NIAGARA FALLS – The city’s initiative to get vacant, city-owned residential properties back on the tax rolls is entering another new phase.
Niagara Falls’ “Open House” program, run by the city’s Community Development Department, is hosting a “mini” property auction later this month.
City officials are starting the bidding for each of the three homes – which the city admits need a lot of work – at only $100.
But there are also some terms the city will mandate on purchasers, according to Seth Piccirillo, head of the Community Development Department.
“It’s specifically for people who are willing to buy these vacant houses and live in them for at least five years,” Piccirillo said.
In addition, the winning bidders also will have to submit a rehabilitation plan to the city within 60 days of the auction, as well as agree to have the property repaired and rehabilitated to meet city code requirements in a set amount of time.
If the property is multi-family, the winning bidder also will have to submit a property management plan within 60 days of the auction.
The auction will be held at 6:30 p.m. Sept. 18, in Council Chambers in City Hall, 745 Main St.
The properties on the auction block are 516 10th St., 432 Memorial Parkway and 452 Memorial Parkway.
The amount of time the auction winners will have to fix up the property will be different for each property, Piccirillo said. Larger homes will have at least a year.
“We want to set people up to be successful,” he said.
Individuals with a background in home renovations are among those the city hopes will find this situation attractive, he said.
The city will give interested parties a chance to view the properties’ interiors from 10 to 11:30 a.m. on Friday. Staff of the Community Development Department will be on hand at each property to answer questions.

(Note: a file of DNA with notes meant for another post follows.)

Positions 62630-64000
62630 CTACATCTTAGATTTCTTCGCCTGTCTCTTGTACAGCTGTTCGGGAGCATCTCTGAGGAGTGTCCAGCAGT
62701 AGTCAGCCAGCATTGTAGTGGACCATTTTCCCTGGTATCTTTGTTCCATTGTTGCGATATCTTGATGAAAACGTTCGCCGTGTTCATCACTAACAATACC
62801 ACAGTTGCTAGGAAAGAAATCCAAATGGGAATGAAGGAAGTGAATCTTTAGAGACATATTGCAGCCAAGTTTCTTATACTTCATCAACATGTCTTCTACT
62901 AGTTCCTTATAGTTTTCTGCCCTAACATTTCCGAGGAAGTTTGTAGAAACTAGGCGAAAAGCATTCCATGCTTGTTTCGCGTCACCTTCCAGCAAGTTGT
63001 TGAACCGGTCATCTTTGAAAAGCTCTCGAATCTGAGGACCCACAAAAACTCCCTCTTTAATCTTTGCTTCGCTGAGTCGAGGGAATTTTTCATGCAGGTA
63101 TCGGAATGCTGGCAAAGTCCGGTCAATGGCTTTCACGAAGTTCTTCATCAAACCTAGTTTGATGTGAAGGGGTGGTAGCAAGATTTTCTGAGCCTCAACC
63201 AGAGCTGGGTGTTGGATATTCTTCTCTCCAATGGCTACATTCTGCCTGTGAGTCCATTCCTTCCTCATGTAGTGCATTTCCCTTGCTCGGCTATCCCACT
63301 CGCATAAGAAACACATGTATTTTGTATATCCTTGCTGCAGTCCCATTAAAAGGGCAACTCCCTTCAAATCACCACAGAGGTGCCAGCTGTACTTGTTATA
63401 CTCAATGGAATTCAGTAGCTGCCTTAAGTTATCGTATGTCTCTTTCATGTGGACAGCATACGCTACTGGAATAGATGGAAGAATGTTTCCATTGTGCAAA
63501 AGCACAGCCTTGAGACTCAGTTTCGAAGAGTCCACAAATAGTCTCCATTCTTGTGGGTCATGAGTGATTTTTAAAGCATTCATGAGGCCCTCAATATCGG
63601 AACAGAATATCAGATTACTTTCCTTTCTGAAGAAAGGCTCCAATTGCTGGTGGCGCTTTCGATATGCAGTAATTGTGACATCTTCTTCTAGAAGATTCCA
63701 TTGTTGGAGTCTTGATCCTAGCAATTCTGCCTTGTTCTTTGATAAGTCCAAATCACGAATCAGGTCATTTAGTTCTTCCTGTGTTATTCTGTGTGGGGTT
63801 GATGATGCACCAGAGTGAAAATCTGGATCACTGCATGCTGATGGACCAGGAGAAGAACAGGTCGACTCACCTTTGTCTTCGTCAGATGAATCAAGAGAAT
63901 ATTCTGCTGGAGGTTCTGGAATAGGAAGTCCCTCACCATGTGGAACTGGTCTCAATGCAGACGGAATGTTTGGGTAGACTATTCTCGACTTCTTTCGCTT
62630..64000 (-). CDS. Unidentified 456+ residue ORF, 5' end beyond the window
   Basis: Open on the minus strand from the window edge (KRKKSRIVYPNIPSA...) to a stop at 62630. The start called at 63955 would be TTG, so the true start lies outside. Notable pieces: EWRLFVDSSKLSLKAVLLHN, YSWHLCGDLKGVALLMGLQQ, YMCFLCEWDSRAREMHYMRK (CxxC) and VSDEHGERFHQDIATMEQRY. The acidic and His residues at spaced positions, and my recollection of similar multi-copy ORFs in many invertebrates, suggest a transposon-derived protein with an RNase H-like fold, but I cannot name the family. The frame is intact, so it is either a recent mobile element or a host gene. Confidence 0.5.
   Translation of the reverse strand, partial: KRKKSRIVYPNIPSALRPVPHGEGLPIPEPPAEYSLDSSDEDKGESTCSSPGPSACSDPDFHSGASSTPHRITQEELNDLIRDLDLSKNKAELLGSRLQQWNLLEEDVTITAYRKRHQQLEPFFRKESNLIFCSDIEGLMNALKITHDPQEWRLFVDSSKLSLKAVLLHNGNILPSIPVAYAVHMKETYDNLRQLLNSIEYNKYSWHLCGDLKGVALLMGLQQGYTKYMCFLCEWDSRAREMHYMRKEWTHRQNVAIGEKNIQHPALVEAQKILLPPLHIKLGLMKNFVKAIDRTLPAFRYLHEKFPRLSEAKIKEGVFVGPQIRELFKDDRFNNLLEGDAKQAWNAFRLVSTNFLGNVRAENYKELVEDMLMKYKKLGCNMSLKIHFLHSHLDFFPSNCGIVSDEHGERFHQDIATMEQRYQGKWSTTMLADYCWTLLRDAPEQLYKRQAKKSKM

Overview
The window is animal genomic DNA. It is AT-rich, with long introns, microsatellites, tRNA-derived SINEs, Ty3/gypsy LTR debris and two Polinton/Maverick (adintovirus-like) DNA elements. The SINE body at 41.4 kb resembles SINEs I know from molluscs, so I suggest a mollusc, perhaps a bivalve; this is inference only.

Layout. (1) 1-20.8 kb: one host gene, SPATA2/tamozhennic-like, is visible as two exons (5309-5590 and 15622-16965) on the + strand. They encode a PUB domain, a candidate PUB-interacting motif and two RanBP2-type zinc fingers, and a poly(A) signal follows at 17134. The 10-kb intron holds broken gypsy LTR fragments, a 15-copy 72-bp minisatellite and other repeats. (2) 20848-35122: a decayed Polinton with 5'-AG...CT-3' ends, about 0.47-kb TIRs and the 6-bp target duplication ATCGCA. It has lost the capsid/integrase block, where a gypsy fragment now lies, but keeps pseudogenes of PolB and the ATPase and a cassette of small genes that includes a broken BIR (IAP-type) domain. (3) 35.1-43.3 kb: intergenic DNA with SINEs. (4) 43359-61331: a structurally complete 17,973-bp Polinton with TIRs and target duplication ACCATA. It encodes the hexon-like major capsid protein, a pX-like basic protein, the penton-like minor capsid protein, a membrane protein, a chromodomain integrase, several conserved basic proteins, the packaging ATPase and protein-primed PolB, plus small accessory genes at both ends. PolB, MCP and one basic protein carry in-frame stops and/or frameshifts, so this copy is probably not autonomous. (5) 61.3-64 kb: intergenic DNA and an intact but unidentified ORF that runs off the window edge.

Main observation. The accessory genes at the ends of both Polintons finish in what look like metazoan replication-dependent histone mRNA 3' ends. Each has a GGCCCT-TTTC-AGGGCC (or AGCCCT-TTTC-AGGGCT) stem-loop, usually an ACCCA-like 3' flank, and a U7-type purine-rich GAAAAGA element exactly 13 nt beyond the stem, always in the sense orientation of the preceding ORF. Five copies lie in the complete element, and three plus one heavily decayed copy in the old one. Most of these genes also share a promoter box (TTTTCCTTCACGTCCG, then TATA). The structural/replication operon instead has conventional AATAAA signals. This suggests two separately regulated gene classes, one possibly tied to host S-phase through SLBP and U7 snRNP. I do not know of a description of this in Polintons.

The winning bidders must be in good financial standing with the city, not owe any back taxes or other bills or fees. There is no income requirement in order to bid.
Properties selected for this auction came from a list of city-owned properties that have been long available at previous tax foreclosure auctions but have been passed over.
“The only other future these houses have is demolition,” Piccirillo said.
The two-family home at 432 Memorial was built in 1920 and has more than 2,600 square feet of space, according to city property records. It has a partial basement.
A few doors away, the two-family home at 452 Memorial was built in 1920. It has a two-car, detached garage, a full basement and more than 2,800 square feet of living space, according to city property records.
Then there’s the 2½-story home at 516 10th St. Built in 1890, the one-family home has more than 2,300 square feet of living space, city records indicate.
That home on 10th Street sits across from Niagara Falls Memorial Medical Center’s Mizer Primary Care Center.
The city is trying to improve housing options around the hospital so more of its employees can choose to live in the nearby neighborhood, Piccirillo said.
But Joseph A. Ruffolo, president and chief executive officer of the hospital, said he would rather see that building razed because it appears to be a safety hazard.
“It’s boarded up,” Ruffolo said. “It looks like there’s been a fire in the back.”
There are at least three homes in that area that should be demolished, Ruffolo said.
“We’d appreciate more and more either rehabilitation or demolition” on 10th Street between Walnut and Ferry avenues across from the hospital’s emergency room and the Mizer Center, Ruffolo said, “so it can even be more attractive for urban housing opportunities for hospital employees.”
How does the city plan to make sure that the winning bidders remain living in the homes, as will be required?
The city will undertake site reviews at least once a year, “to be able to keep an eye on the house,” Piccirillo said.
There will be terms in any property sale agreement that would return the property to the city if the winning bidder does not meet the requirements.
Earlier this year, the city announced a push to inform residents of available properties, especially ones that may be adjacent to where they already live.
Anyone interested in possibly placing a bid at the Sept. 18 auction does not have to preregister with the city.
“The ideal situation is that this would be the start of many ‘mini’ home ownership auctions,” Piccirillo said.